Fears of King David Bible Study

The Four Fears of David – Bible study based on Sunday 9th September 2012

1. As an opening group discussion question: when have you felt fear?  Did it have a positive or negative effect on your life/the lives of those around you?

2. 1 Samuel 21:1-2 – David has developed a hardened heart and a fear of trusting others (quite understandably!)  This leads to him telling lies that, in turn, lead to the death of Ahimelech and his entire community.  There is a strong argument to suggest that Christ encourages us to combine wisdom and love in our dealings with others.  Martin Luther King Jnr. summarised his understanding of Jesus’ teaching like this in Strength To Love (1963):

Jesus recognized the need for blending opposites. He knew that his disciples would face a difficult and hostile world, where they would confront the recalcitrance of political officials and the intransigence of the protectors of the old order. He knew that they would meet cold and arrogant men whose hearts had been hardened by the long winter of traditionalism. … And he gave them a formula for action, “Be ye therefore as wise as serpents, and harmless as doves.”  We must combine the toughness of the serpent with the softness of the dove, a tough mind and a tender heart.

How might a Christian practically go about combining a soft heart with a tough mind in day to living?  How would it have affected David if he had applied Christ’s teachings to his meeting with Ahimelech?

3. 1 Samuel 21:9-10 – David is reminded of his previous victory over Goliath.  This reminder fills him with courage and prompts his journey to Achish.  It is likely that David’s plan was to become a mercenary or sell-sword for a period of time.  The plan was disastrous and David was immediately captured, lost his sword and lost his dignity.

In what ways does the world lure us into attempting to be self-reliant?  Why do you think the Bible actively discourages this behaviour?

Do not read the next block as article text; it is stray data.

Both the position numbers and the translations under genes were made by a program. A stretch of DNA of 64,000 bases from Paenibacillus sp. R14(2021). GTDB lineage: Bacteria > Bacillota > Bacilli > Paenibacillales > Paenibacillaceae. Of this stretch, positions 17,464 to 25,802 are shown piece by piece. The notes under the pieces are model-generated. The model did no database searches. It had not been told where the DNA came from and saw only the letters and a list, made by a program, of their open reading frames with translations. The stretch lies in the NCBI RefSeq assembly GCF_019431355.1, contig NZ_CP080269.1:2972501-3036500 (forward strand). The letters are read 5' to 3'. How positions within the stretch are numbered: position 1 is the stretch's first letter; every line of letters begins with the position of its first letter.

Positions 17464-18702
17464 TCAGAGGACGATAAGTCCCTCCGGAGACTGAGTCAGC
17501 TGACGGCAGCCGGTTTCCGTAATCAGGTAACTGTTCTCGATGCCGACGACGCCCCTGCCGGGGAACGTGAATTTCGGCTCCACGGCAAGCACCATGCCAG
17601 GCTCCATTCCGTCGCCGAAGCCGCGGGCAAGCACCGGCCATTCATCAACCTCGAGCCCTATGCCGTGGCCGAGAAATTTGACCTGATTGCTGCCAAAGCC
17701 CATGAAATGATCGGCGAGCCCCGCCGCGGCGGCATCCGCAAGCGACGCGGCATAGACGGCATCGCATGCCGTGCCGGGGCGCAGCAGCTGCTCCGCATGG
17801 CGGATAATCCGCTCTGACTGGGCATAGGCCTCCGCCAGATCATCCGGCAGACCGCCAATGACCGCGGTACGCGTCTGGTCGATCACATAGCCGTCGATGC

4. 1 Samuel 21:12-13 – David is clearly afraid that his death is imminent.  In Luke 12:4-7, Jesus claims that our fear of God should surpass our fear of death.  Can a fear of death ever be truly conquered?  Are there examples of people who appear to have done so?

Consider together this excerpt from a letter written by Corrie Ten Boom in 1974:

Several years ago I was in Africa in a nation where a new government had come into power. The first night I was there some of the Christians were commanded to come to the police station to register. When they arrived they were arrested and that same night they were executed. The next day the same thing happened with other Christians. The third day it was the same. All the Christians in the district were being systematically murdered.

 The fourth day, I was to speak in a little church. The people came, but they were filled with fear and tension. All during the service they were looking at each other, their eyes asking, “Will this one I am sitting beside be the next one killed? Will I be the next one?”

 The room was hot and stuffy with insects that came through the screenless windows and swirled around the naked bulbs over the bare wooden benches. I told them a story out of my childhood.

 “When I was a little girl, ” I said, “I went to my father and said,

“Daddy, I am afraid that I will never be strong enough to be a martyr for Jesus Christ.”

“Tell me,” said Father,

“When you take a train trip to Amsterdam, when do I give you the money for the ticket? Three weeks before?”

“No, Daddy, you give me the money for the ticket just before we get on the train.”

“That is right,” my father said, “and so it is with God’s strength. Our Father in Heaven knows when you will need the strength to be a martyr for Jesus Christ. He will supply all you need – just in time…”

 My African friends were nodding and smiling.

Suddenly a spirit of joy descended upon that church and the people began singing,

 ” In the sweet, by and by,

we shall meet on that beautiful shore.”

 Later that week, half the congregation of that church was executed.

I heard later that the other half was killed some months ago.

But I must tell you something. I was so happy that the Lord used me to encourage these people, for unlike many of their leaders, I had the word of God. I had been to the Bible and discovered that Jesus said He had not only overcome the world, but to all those who remained faithful to the end, He would give a crown of life.

6. Malachi 1:6-9 – expresses God’s anger at being treated without honour and fear.  In Psalm 34:7, 9, 11, David places fear of the Lord (Yir’ah Yahweh) at the heart of his worship.

In a modern church service, how can a worshipper place Yir’ah Yahweh at the heart of worship?

Apart from singing, how else can we worship our Father?

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